Just as average citizens use technological innovations as part of their daily routines, many law enforcement agencies are adopting new technology, as well. From social media to on-the-go cameras, these technological advancements are changing not only the way we interact with one another, but also how police departments conduct their daily business.
Policing and Technology
Here’s a look at some new pieces of technology and how law enforcement agencies are utilizing them.
Social media networks are primarily used by the public to communicate and share news or personal moments with others. Law enforcement agencies use Facebook, Twitter, Instagram and Snapchat for conducting police work. A nation-wide survey of police department use of social media from the Urban Institute found that 91 percent of departments use social media platforms to notify the public of safety concerns. A separate survey by Lexis Nexis of social media use within law enforcement found that 86 percent of agencies are “actively using social media” for investigations. By uploading videos and pictures, law enforcement can spark shares and post interactions that can help solve a crime and increase community awareness.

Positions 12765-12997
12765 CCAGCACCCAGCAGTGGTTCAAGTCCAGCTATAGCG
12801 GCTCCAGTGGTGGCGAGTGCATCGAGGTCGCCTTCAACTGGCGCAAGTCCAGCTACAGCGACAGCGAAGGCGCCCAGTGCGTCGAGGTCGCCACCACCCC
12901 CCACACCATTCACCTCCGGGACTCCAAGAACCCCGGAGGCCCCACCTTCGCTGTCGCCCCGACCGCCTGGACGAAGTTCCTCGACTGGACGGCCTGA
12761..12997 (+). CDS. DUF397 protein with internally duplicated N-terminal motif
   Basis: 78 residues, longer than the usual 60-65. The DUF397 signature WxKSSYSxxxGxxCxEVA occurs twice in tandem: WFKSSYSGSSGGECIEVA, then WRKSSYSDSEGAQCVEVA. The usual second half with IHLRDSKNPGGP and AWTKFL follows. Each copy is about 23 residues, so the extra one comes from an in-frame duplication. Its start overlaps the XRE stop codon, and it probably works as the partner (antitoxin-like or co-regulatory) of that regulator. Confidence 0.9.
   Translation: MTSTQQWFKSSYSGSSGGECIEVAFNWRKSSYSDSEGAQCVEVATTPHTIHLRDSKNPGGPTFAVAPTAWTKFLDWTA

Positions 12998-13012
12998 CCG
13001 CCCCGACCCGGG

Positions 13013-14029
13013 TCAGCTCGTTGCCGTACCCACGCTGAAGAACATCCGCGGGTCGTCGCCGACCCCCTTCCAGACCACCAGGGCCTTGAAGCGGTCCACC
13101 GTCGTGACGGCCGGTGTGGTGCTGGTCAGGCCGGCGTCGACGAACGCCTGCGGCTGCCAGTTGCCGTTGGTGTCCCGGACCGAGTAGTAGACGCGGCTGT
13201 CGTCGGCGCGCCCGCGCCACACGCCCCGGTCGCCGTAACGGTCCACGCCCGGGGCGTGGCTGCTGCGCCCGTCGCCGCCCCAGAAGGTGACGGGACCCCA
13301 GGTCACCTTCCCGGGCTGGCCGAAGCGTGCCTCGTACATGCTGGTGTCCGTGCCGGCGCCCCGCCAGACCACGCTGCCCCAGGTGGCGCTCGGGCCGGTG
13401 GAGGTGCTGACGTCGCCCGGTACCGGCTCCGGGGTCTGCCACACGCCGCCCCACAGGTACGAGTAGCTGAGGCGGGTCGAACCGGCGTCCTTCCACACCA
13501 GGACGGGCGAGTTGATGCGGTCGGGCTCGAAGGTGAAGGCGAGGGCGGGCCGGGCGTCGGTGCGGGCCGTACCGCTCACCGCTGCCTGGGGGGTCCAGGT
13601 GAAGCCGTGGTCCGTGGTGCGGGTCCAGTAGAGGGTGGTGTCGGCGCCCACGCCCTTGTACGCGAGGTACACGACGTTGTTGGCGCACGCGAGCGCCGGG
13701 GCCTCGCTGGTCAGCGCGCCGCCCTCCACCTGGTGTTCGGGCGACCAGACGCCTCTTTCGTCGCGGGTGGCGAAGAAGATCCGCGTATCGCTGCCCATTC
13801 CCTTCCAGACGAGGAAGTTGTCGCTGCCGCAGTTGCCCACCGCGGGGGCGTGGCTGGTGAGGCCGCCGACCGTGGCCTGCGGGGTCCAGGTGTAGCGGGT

Social media also has opened a door for law enforcement agencies to develop a closer relationship with the citizens they protect. The same Urban Institute survey found 89 percent of respondents use social media for community outreach.
With the growing popularity of action cameras — GoPro said it has sold more than 30 million products since 2009 — law enforcement agencies are equipping K-9 units with these cameras to transmit live video back to K-9 officers, according to the Associated Press. They are being used to survey a difficult scene, such as a hostage situation, which could help police determine the correct tactical approach or help with negotiation and de-escalation. Some of the higher-end K-9 cameras include thermal imaging, two-way audio and recording ability.